Does your business need a cloud strategy?

By: IT Donut contributor

Date: 10 September 2015

Does your business need a cloud strategy?If you're looking for a short answer as to whether your business needs a cloud strategy, the answer is simple: yes. Read on to find out why

Even if you plan to do nothing for now other than to watch your business grow and to monitor how cloud computing changes as your requirements shift, that's a strategy. But is it the right strategy for your business?

Cloud computing and storage have crept into organisations in many forms. Tools like Google Apps, Microsoft Office 365 and Dropbox mean that the cloud is commonplace.

These 'shadow IT' solutions are often implemented in a piecemeal fashion, as particular needs arise. But as the cloud becomes more sophisticated and your business needs evolve, you may need to use the cloud in a more organised, strategic manner.

We're (nearly) all using the cloud

RightScale's 2015 State of the Cloud Report found that 88% of enterprises are using public cloud services (like Dropbox), while 63% are using private cloud (this means their own cloud applications that aren't shared with other organisations).

These companies have adopted the cloud to enjoy some significant benefits:

  1. Agility. Cloud services can be set up quickly. This means you can get the IT services you need almost immediately, with no need to set up any major infrastructure, like new servers or software.
  2. Cost-effectiveness. Replacing out-dated hardware is expensive, particularly for key equipment like servers. With cloud computing, you pay a regular fee instead of a large fee upfront.
  3. Capabilities. Technology is still growing in importance in most businesses. Big data, better customer relationship management, improved ecommerce - the cloud can help in these areas, and more.

However, to see the biggest potential benefits in these three areas, you really need to plan ahead rather than just reacting.

So, what is your cloud strategy?

A successful cloud strategy won't stifle your company's agility. But will increase your understanding of how decisions about the cloud can affect and improve the work your people do.

When developing a cloud strategy, make sure you focus on aligning your IT services with the needs of your business. (If you haven't done this in a while, you can go back to the basics of your IT requirements, thinking about how technology can help you achieve your business objectives.)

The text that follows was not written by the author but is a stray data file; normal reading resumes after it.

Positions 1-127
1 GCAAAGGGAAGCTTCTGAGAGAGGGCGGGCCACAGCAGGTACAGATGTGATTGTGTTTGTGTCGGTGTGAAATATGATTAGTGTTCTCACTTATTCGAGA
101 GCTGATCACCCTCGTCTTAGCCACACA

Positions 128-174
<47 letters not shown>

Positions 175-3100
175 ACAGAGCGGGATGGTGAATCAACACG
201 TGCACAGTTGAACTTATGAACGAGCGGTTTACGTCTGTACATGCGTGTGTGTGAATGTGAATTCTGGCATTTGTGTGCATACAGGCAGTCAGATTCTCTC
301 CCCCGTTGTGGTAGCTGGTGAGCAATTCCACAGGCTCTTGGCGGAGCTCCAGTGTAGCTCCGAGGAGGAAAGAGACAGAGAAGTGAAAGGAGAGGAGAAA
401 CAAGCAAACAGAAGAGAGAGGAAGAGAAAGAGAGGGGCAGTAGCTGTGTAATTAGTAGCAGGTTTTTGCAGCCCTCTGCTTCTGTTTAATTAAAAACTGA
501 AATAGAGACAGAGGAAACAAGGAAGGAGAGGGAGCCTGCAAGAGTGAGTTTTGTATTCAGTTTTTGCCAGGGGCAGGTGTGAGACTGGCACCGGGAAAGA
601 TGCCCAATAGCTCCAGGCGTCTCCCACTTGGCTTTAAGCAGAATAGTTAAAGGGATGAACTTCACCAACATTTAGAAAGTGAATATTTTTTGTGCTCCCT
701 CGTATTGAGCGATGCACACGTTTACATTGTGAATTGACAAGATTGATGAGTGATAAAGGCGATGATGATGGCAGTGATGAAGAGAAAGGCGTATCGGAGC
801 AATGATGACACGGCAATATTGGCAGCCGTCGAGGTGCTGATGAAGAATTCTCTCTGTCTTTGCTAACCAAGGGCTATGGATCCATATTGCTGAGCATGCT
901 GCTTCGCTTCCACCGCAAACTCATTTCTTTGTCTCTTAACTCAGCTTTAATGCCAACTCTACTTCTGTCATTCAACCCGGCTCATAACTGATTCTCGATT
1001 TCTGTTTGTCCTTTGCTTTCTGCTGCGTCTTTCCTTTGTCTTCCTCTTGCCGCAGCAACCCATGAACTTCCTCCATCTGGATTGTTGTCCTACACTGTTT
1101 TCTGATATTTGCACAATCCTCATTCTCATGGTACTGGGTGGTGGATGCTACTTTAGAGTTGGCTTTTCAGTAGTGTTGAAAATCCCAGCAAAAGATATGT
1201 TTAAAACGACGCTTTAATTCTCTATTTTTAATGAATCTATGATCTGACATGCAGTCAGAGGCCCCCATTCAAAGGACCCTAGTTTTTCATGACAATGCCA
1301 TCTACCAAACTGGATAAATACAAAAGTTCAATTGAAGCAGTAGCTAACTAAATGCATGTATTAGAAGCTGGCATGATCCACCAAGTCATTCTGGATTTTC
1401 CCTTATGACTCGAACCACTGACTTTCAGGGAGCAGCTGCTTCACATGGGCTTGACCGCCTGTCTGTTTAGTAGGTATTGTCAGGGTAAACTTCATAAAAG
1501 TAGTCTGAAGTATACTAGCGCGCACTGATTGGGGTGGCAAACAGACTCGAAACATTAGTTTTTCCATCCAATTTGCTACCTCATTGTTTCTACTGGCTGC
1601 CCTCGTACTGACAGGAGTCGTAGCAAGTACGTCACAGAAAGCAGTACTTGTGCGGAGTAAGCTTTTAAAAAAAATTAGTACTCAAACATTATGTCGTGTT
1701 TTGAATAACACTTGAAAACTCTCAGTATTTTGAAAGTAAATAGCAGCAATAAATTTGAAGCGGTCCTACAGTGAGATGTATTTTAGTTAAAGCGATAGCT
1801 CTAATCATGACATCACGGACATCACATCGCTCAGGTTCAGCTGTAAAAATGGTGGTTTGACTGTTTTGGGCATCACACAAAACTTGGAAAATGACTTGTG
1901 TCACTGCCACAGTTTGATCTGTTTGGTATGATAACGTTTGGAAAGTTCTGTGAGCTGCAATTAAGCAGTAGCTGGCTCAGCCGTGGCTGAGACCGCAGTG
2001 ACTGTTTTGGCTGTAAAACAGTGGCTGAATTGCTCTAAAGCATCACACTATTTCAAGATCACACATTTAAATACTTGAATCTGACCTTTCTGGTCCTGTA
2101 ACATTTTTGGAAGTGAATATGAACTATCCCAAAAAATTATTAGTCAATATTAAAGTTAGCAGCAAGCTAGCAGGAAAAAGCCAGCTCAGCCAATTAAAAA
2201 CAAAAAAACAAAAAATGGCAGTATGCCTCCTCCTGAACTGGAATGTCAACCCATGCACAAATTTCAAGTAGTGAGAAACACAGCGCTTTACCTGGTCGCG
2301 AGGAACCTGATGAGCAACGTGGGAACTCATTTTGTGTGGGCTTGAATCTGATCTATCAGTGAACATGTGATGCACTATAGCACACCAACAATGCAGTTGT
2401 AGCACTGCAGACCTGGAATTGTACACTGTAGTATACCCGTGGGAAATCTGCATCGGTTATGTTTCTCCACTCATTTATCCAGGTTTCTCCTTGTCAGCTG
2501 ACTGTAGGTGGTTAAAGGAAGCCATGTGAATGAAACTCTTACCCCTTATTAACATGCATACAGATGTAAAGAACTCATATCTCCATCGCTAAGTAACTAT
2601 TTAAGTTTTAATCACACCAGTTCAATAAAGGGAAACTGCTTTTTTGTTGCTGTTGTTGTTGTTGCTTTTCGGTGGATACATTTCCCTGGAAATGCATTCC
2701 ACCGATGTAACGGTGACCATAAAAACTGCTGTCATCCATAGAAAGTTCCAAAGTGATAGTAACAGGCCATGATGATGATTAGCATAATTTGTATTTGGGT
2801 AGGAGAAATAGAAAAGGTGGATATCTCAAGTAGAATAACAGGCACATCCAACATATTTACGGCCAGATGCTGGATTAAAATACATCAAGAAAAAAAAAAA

Regardless of your specific objectives, it's a good idea to aim for:

  1. A standard operating environment (SOE). This means you have a single set of software and cloud services used across your business. With an SEO, it's much easier to manage security, patches and updates.
  2. A single SOE management platform across your business infrastructure. This allow you to manage, monitor and automate cloud computing functions from one place.
  3. A system that will allow you to add capacity and deliver increased availability more easily than the software and services you rely on currently.
  4. A faster way to set up new users, features or other capabilities. (For instance, you should be able to create a user account for a new employee quickly and easily.
  5. A lower total cost of ownership (TCO). Because cloud-based systems are generally more effective, you should see your total costs reduce over the long term. (You can measure these over a period of 3+ years.)

Of course, your strategy should evolve in response to technological advances or market changes. Understanding how to adjust your strategy is key for it to remain fit for purpose.

Can a cloud partner help?

Coming up with a suitable cloud strategy can be tricky. The demands of day-to-day tasks may mean it's one of those jobs that never gets done.

As with other aspects of choosing and buying IT, you might also benefit from getting an external perspective on things. An independent consultant or local IT company may be able to help you develop a practical, long-term cloud strategy.

Copyright © 2015 Simon Mitchell, CEO at LinuxIT

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